THE NATURE OF GOSPEL SONGS
Having seen the intense popularity of these songs, what was their nature? What made them different than their predecessors in the Christian musical tradition? Why did Moody and Sankey see in these forms that made them implement them so successfully?
“The revivalist hymn and tune was the refuge of the dispossessed people of industrialized America and England.”1 Troughton noted that “The music was useful for the purposes of evangelistic services, but was also popular in its own right. At one level, any music provided popular entertainment in small centres that provided few alternatives.”2 Both in its simple tunes and lyrics, the song hit “emotional buttons” and the popular arts common with the lower classes in the new industrialized world.
The Poetry of Gospel Songs
The Gospel Song is not a hymn. The poetry and text of the Gospel Song made several subtle changes from earlier sacred lyrics. New themes within the text started replacing older ones. For instance, instead of hymns about the atonement, Gospel Songs started using more themes concerned with emotional strength.
Consider, for instance, the following lines written by Mrs. Will L. Murphy:
There’s a peace in my heart that the world never gave,
A peace it can not take away;
Tho’ the trials of life may surround like a cloud,
I’ve a peace that has come there to stay!Constantly abiding, Jesus is mine;
Constantly abiding, rapture divine;
He never leaves me lonely, whispers, O so kind:
“I will never leave thee,” Jesus is mine.3
Many songs, like the one above, spoke of Jesus in a new way—a way he had rarely been spoken of before. Instead of themes about the depravity of man, seen so common in the hymns of Watts and Wesley, man was presented as someone “wandering” and affected from the outside by sin. For example, the song “Once For All,” said that man was “cursed by the law” and “bruised by the fall.” Contrast this with the transparent statement by Watts, “Would He devote that sacred Head for such a worm as I?”.4
Songs about evangelism were particularly interesting, as well. The songs spoke of “wandering,” assuming that the sinner, or “prodigal,” would eventually “come home.” Listening to the Gospel Songs, one assumed that nearly every sinner earnestly wanted to become saved. The following song, “Wishing, Hoping, Knowing,” by P. P. Bliss, illustrates this particular view of evangelism:
A long time I wandered in darkness and sin,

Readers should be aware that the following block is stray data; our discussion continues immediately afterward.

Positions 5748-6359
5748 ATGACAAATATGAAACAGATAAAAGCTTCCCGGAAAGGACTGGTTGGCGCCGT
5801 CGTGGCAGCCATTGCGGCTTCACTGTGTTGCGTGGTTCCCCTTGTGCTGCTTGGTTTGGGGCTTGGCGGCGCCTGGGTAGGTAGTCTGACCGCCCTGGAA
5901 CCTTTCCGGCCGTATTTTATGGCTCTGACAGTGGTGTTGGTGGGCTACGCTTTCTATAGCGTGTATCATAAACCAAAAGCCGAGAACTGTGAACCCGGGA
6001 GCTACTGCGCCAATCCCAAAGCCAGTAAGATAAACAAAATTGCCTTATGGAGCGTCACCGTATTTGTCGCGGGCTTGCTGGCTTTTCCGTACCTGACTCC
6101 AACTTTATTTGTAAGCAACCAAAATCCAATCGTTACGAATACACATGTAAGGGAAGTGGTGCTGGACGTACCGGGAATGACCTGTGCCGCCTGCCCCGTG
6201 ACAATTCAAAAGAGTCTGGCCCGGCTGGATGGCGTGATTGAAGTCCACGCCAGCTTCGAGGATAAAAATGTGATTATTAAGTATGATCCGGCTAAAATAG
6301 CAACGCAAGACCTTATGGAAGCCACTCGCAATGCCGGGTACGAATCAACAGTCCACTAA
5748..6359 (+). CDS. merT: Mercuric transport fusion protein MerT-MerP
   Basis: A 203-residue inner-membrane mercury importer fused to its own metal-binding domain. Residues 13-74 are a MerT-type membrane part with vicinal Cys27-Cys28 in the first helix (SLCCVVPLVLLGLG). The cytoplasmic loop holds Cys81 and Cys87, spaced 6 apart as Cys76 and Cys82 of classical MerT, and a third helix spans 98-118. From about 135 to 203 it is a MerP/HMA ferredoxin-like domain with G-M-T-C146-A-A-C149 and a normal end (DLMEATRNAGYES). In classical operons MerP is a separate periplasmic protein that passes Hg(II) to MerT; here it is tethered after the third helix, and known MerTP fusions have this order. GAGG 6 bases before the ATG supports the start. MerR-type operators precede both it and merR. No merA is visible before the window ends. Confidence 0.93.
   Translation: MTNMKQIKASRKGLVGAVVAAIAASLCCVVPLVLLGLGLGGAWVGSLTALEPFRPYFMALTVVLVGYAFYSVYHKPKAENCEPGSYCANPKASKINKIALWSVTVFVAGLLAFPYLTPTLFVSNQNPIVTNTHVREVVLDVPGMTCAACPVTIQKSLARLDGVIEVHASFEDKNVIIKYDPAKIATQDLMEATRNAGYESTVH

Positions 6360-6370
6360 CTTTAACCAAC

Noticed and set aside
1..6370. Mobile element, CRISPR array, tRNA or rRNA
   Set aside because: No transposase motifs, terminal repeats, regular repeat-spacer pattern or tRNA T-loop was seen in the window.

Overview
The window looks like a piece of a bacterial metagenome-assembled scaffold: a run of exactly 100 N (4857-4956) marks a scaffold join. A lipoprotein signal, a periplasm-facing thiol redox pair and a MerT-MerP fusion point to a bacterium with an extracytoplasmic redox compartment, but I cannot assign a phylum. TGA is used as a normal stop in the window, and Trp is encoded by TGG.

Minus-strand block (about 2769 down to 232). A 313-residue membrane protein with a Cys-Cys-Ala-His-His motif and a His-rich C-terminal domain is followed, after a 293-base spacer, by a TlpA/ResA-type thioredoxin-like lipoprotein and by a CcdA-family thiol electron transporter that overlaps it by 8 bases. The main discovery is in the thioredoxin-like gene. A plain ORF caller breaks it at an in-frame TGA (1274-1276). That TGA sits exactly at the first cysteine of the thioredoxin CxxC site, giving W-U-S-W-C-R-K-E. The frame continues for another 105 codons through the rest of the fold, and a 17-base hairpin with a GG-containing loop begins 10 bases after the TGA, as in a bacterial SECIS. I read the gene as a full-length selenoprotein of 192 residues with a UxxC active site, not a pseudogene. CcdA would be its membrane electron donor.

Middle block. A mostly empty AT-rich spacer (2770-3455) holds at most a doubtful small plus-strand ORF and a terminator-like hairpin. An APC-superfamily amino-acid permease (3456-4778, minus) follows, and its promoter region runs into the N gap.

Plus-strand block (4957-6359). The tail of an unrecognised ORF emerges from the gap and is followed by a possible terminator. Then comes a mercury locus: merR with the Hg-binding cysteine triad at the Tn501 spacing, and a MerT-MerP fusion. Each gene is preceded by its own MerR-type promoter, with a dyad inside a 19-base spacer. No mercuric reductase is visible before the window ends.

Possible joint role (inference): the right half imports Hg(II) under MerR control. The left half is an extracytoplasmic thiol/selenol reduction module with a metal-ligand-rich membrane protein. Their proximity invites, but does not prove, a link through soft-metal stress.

And wondered if ever the light would shine in;
I heard Christian friends tell of rapture divine,
And wish’d, how I wish’d that their Savior were mine.
I wish’d He were mine, yes, I wish’d He were mine;
I wish’d, how I wish’d, that their Savior were mine.5
Its use of repetition sometimes built the emotion of the song, and heightened its experience. Personal pronouns were almost exclusively first person singular: “I come to the garden alone,” “Each step I take the Savior goes before me,” “I think when I read that sweet story of old.” As Ellinwood observed, “How strange it would sound to hear ‘Jesus loves us, this we know.”6 Benson also noticed several distinct characteristics of the Gospel Song:
[A Gospel Song] makes use of solo effects, of repeats, of burdens, and climacteric catchwords, with of course a generous use of ‘that most sociable of musical devices,’ the chorus. It is, in other words, the conventional type of music appealing to the crowd as distinguished from more thoughtful and cultivated people.7
1Routley, Hymns, 238.
2“Moody and Sankey Down Under: A Case Study in Trans-Atlantic” Revivalism in Nineteenth-Century New Zealand” JRH 29 (2005): 155.
3Gospel Hymns, (Grabill, IN: Gospel Hymn Publishing Company, 1966), No. 40. Consider also “The Precious Name,” No. 47, or “All the Way My Savior Leads Me,” No 42, etc.
4See Sizer, Gospel Hymns, 22-49 for a good discussion contrasting earlier hymns with the new Gospel Songs in Sankey’s hymnal.
5Gospel Hymns Consolidated Embracing Numbers 1, 2, 3, and 4 Without Duplicates, (Cincinnati: John Church Company, 1895), No. 66. For further examples, see “Where Hast Thou Gleaned Today?” No. 33; “Tell Me the Old, Old Story,” No. 37; “I Love to Tell the Story,” No. 39; “Let the Lower Lights Be Burning,” No. 65, among others.
6Leonard Ellinwood, “Religious Music” in Religious Perspectives in American Culture (vol. 2 of Religion in American Life; ed. James Ward Smith and A. Leland Jamison; Princeton: Princeton University Press, 1961), 328.
7Louis F. Benson, The Hymnody of the Christian Church (New York: George H. Doran Company, 1927; repr., Richmond, VA: John Knox Press, 1956), 267.